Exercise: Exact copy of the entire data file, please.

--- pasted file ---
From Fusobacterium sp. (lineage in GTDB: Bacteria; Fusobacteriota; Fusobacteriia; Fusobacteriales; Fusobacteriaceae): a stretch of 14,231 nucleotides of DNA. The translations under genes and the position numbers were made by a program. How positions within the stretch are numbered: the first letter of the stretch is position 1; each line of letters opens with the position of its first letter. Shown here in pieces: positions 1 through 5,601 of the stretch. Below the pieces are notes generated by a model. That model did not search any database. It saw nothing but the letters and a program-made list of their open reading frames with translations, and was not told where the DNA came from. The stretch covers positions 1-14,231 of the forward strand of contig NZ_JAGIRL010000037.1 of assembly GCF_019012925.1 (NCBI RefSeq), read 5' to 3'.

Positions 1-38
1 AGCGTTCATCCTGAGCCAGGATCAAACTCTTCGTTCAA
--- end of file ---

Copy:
From Fusobacterium sp. (lineage in GTDB: Bacteria; Fusobacteriota; Fusobacteriia; Fusobacteriales; Fusobacteriaceae): a stretch of 14,231 nucleotides of DNA. The translations under genes and the position numbers were made by a program. How positions within the stretch are numbered: the first letter of the stretch is position 1; each line of letters opens with the position of its first letter. Shown here in pieces: positions 1 through 5,601 of the stretch. Below the pieces are notes generated by a model. That model did not search any database. It saw nothing but the letters and a program-made list of their open reading frames with translations, and was not told where the DNA came from. The stretch covers positions 1-14,231 of the forward strand of contig NZ_JAGIRL010000037.1 of assembly GCF_019012925.1 (NCBI RefSeq), read 5' to 3'.

Positions 1-38
1 AGCGTTCATCCTGAGCCAGGATCAAACTCTTCGTTCAA